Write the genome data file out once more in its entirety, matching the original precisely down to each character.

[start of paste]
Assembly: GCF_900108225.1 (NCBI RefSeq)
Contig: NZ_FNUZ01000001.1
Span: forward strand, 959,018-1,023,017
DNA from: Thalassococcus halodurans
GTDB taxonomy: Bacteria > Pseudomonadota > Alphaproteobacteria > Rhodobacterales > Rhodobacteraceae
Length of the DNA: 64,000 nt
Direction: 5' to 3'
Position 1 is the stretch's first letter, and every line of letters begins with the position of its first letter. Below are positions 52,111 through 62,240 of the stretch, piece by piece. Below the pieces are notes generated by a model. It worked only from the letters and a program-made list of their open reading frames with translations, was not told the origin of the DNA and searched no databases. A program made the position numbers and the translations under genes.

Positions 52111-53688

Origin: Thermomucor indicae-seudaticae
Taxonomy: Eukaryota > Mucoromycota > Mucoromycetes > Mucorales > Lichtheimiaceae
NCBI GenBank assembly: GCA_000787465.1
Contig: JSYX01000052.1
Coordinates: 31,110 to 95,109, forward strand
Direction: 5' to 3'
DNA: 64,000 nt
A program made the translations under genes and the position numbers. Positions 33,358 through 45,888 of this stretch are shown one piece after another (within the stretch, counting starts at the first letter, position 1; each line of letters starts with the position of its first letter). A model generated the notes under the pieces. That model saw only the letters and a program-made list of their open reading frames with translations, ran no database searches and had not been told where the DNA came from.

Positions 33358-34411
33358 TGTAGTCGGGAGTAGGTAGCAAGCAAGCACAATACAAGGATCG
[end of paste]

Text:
Assembly: GCF_900108225.1 (NCBI RefSeq)
Contig: NZ_FNUZ01000001.1
Span: forward strand, 959,018-1,023,017
DNA from: Thalassococcus halodurans
GTDB taxonomy: Bacteria > Pseudomonadota > Alphaproteobacteria > Rhodobacterales > Rhodobacteraceae
Length of the DNA: 64,000 nt
Direction: 5' to 3'
Position 1 is the stretch's first letter, and every line of letters begins with the position of its first letter. Below are positions 52,111 through 62,240 of the stretch, piece by piece. Below the pieces are notes generated by a model. It worked only from the letters and a program-made list of their open reading frames with translations, was not told the origin of the DNA and searched no databases. A program made the position numbers and the translations under genes.

Positions 52111-53688

Origin: Thermomucor indicae-seudaticae
Taxonomy: Eukaryota > Mucoromycota > Mucoromycetes > Mucorales > Lichtheimiaceae
NCBI GenBank assembly: GCA_000787465.1
Contig: JSYX01000052.1
Coordinates: 31,110 to 95,109, forward strand
Direction: 5' to 3'
DNA: 64,000 nt
A program made the translations under genes and the position numbers. Positions 33,358 through 45,888 of this stretch are shown one piece after another (within the stretch, counting starts at the first letter, position 1; each line of letters starts with the position of its first letter). A model generated the notes under the pieces. That model saw only the letters and a program-made list of their open reading frames with translations, ran no database searches and had not been told where the DNA came from.

Positions 33358-34411
33358 TGTAGTCGGGAGTAGGTAGCAAGCAAGCACAATACAAGGATCG